Commentary on the Fund reports Hospital Performance Improvement: Trends in Quality and Efficiency and Hospital Quality Improvement: Case Studies and Strategies
By Dale W. Bratzler, D.O., M.P.H., Quality Improvement Organization Support Center Medical Director, Oklahoma Foundation for Medical Quality. Watch a Commonwealth Fund E-forum, with synched slides and audio from presentations by Dr. Bratzler and others.
Since 2000, major national and local efforts have been implemented to improve the quality of health care. Not only have resources been invested in developing infrastructure to measure and report quality of care, a national process for gaining consensus on performance measures has been created through the National Quality Forum. Congress has helped to drive the public reporting of hospital quality data through pay-for-reporting incentives.
Payers have also begun to introduce programs designed to report and reward quality. The Centers for Medicare and Medicaid Services (CMS) now requires that Medicare Quality Improvement Organizations (QIOs) offer technical assistance to hospitals and other providers to help them improve the quality of care they provide to Medicare beneficiaries. And numerous private-sector quality improvement efforts are under way. These activities have lead to greater accountability of health care providers—and made the assessment of quality a more public process.
In the Commonwealth Fund report, Hospital Performance Improvement: Trends in Quality and Efficiency, Eugene Kroch of CareScience, Inc. and colleagues demonstrate that the quality of hospital care in the United States is improving. The results of this quantitative evaluation are comforting and consistent with recently published findings from CMS and the Joint Commission on Accreditation of Healthcare Organizations (JCAHO). In the companion report, Hospital Quality Improvement: Case Studies and Strategies, Sharon Silow-Carroll and colleagues from Health Management Associates provide case studies of four hospitals representative of the spectrum of hospitals that demonstrated the greatest improvement in quality during the study period. Consistent with previous work supported by The Commonwealth Fund, CMS, and others, the authors find that leadership commitment to improvement; organizational and structural changes such as team building; nurturing of clinical and process champions; internal and external accountability; and implementation of new processes of care are all characteristics of high-performing hospitals and hospitals that demonstrate the greatest improvement over time.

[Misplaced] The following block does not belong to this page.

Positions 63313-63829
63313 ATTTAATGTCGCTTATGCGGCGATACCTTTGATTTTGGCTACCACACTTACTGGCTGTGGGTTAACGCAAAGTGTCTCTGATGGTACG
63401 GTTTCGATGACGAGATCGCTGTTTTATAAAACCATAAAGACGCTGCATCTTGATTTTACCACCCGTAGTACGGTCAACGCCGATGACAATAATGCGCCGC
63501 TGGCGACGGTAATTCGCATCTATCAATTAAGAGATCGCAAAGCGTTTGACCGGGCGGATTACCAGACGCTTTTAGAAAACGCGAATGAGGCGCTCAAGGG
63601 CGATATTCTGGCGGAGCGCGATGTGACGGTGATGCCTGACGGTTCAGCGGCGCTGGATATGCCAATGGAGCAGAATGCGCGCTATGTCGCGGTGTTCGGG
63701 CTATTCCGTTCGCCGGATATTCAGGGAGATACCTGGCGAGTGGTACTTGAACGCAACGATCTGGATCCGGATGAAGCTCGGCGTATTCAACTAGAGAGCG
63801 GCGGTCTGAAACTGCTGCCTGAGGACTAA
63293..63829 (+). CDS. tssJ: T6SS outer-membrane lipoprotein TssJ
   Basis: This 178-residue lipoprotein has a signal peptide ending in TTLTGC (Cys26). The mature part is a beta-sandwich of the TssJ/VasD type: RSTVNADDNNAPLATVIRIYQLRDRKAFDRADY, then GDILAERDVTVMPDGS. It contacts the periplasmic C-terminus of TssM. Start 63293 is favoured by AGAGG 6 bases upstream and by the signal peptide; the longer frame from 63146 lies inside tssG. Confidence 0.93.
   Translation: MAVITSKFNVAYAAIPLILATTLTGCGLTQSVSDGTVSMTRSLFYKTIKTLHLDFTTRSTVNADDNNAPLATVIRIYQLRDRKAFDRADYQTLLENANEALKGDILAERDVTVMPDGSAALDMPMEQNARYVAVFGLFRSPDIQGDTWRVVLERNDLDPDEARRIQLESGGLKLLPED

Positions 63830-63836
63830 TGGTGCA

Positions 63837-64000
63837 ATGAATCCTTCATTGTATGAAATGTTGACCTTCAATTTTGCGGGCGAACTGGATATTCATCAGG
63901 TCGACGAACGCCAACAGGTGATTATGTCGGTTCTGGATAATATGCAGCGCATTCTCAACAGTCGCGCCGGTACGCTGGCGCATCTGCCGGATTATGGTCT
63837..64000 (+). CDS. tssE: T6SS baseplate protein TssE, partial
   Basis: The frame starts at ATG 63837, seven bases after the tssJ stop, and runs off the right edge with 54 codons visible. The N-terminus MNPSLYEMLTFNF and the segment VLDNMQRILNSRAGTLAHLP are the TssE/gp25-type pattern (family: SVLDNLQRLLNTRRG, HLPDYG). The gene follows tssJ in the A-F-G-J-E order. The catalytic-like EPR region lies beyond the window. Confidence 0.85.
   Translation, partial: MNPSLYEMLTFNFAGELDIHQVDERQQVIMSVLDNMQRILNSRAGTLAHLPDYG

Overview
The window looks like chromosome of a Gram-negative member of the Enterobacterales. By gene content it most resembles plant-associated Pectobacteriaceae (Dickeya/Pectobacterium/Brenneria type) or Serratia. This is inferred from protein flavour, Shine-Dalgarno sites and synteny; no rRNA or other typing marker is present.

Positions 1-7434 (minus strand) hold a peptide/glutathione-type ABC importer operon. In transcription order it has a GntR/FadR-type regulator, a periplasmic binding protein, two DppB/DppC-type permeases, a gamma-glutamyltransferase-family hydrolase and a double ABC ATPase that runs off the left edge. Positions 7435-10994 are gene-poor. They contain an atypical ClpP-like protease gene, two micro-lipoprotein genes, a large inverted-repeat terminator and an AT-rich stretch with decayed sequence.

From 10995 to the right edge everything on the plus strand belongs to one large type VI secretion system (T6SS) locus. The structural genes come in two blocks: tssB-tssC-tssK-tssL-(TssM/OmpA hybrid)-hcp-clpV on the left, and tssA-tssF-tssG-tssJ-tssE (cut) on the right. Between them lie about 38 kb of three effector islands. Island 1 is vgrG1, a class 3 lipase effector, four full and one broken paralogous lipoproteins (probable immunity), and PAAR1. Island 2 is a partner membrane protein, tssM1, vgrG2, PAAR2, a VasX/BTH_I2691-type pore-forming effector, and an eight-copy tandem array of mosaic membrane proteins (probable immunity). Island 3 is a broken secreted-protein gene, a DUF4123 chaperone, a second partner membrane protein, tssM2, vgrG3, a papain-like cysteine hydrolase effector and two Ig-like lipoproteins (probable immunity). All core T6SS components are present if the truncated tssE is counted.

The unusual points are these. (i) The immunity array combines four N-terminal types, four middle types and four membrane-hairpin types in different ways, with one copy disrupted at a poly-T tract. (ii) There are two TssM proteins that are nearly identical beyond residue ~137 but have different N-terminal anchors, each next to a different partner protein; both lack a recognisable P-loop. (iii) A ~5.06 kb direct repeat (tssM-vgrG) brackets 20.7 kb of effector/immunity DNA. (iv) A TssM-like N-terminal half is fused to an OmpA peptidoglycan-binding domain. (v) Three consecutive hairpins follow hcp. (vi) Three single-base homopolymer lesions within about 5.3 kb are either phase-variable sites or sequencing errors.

More Work Ahead
These reports demonstrate that the quality of hospital care has improved, but they also reveal there is still much work to be done. As noted by others, there remains considerable variation in quality and efficiency across hospitals.
While the work revealed in these two reports and the results of prior studies have taught us about the characteristics of high-performing hospitals, we know little about how to transfer this knowledge to hospitals at the low end of the quality spectrum. It would have been interesting if the authors had evaluated in detail a sample of hospitals that were "deteriorating" over the study time frame or unable to achieve steady improvement. What lessons can we learn from hospitals that showed worsening quality and efficiency? And how do we motivate the leadership of poorly performing hospitals to embark on the sequence of events that resulted in rapid improvement in case study hospitals?
The reports also highlight the pivotal role of hospital leadership in achieving improvements in quality of care. Hospital executives and board members must take as much responsibility for the quality of care in their institution as they take for the fiscal health of the organization. While the role of leadership and governance has been consistently demonstrated in studies of high-performing hospitals, and now in the most rapidly improving hospitals, this commitment to quality has not been widely embraced by all hospital executives and boards.
Finally, the reports point to the need to continue to refine the metrics we use to measure hospital quality. The metric used in the Kroch study, length of stay, is an important determinant of hospital costs, but is likely not a good metric of true efficiency of care across the continuum. As noted by the authors, little information was available about subsequent care of the patients beyond hospitalization, and readmission analyses were limited to data from the CareScience clients, which may not be representative of the general hospital population.